Almost 50 years after it became illegal to pay women less than men, women still face lower wages and fewer managerial opportunities than men during the past decade, says a new study.
Female managers earned 81 cents for every $1 earned by male managers in 2007, up 2 cents from 79 cents in 2000, according to the Government Accountability Office report released Tuesday.
"What is most startling to me is how little progress we've made even though there's a bright spot in that more women are gaining education, we're closing the education gap but we're not closing the pay gap," Rep. Carolyn Maloney, a New York Democrat, said at a hearing of Congress's Joint Economic Committee.
The study — called "Women in Management: Analysis of Female Managers' Representation, Characteristics, and Pay," — also found that women in 2007 made up 40 percent of managers and 49 percent of nonmanagers in 13 industries that account for most of the U.S. workforce. In 2000, the breakdown for women was 39 percent managers and 49 percent nonmanagers. Women's average salaries were $52,000, compared with $75,000 for men. (In general, women earn $11,000 a year less than men who do the same work, says NOW. That's anywhere from $400,000 to $2 million over a lifetime.)
In all but three of the 13 industries studied, "women were less than proportionately represented in management positions than non-management positions in 2007," the report said. The sectors where female managers were better represented: construction, public administration, and transportation and utilities.
Women with children had lower salaries than those without: Mothers earned 79 cents for every buck a man took home in 2007, but childfree women earned 83 cents for every dollar a man earned.
"We found that being a mother was associated with lower pay," Andrew Sherrill, director of education, work force and income security for the GAO, said at the Joint Economic Committee hearing.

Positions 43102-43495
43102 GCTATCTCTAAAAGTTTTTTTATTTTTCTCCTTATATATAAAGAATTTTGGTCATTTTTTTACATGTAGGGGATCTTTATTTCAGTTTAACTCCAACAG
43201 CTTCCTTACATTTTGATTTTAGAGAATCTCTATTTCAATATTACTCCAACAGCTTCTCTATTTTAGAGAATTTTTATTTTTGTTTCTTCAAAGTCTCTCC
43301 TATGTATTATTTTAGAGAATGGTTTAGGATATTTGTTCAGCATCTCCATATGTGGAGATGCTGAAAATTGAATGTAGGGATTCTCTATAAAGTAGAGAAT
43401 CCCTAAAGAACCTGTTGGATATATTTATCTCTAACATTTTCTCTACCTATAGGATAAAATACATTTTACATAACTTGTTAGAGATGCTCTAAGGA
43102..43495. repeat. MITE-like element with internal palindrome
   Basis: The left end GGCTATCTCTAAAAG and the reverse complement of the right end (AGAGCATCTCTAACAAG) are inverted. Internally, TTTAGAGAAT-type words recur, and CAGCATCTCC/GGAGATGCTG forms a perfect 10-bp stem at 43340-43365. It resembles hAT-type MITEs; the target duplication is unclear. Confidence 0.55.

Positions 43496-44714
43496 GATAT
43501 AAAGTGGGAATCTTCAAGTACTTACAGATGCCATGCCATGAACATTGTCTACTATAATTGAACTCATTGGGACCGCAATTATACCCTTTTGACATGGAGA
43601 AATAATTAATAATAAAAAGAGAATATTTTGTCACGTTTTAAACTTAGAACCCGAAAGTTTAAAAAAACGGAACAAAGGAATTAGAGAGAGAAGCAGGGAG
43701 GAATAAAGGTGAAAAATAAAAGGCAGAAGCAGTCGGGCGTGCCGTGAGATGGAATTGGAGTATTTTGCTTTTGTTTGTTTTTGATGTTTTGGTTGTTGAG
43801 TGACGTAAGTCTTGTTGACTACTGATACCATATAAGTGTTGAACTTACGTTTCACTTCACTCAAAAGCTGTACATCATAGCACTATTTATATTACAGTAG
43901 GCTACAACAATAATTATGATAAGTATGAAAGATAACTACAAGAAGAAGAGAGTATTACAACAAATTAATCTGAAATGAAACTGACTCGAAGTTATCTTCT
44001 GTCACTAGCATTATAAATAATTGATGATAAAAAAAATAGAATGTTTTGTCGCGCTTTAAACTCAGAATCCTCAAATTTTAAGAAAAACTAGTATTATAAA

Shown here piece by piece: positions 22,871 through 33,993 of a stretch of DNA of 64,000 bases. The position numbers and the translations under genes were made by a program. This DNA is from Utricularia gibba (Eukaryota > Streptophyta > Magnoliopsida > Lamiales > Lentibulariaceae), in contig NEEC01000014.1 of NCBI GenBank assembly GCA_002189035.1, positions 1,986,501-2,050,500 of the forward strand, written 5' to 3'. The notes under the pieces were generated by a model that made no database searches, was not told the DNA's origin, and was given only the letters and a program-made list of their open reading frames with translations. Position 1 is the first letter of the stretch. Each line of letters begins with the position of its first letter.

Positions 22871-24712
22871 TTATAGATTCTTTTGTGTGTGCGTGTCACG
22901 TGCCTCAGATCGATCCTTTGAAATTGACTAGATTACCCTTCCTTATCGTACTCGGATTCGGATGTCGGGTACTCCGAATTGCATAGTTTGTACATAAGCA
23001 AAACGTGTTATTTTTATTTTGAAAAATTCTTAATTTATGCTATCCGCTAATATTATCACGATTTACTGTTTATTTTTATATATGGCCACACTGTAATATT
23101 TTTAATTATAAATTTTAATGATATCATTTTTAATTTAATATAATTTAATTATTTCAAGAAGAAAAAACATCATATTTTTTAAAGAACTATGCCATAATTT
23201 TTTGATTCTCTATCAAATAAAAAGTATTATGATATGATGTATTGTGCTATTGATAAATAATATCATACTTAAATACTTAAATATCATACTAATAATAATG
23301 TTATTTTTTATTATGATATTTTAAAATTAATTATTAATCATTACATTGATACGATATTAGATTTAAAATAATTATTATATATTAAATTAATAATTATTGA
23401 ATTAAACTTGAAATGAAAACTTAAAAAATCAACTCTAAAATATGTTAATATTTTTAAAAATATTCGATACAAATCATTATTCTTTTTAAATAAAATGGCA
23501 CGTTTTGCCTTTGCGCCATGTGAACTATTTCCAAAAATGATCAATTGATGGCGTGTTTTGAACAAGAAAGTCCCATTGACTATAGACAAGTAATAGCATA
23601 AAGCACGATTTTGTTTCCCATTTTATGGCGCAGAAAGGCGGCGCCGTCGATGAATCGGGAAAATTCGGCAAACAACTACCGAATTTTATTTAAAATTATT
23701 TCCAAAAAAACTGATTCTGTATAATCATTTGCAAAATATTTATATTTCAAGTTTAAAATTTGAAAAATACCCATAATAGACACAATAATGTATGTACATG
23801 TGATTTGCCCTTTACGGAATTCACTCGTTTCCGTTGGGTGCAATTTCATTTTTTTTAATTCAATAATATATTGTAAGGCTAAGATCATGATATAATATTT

Delia Passi, founder of WomenCertified, a Florida-based training company that helps firms sell to women, attributed the pay gap to stereotypes and differences in negotiating tactics.
"When a man goes to negotiate it's almost expected, appreciated and valued in business," Passi told the South Florida Business Journal. "When a woman is offered something, we are gracious, and we don't look at that as a form of negotiation."
Because the GAO wanted to "avoid concerns about the role of the recession that began" in December 2007, the study focused on the period before that. The report included women and men working at least 35-hour weeks for 50 weeks a year.
A bill to address the gender pay gap has stalled in the Senate. Among other things, The Paycheck Fairness Act would make it easier for women who allege discrimination to file class actions against their employers. The act – which was passed by the House in July 2008 and again in January 2009 – also removes caps on punitive damages in pay-discrimination suits.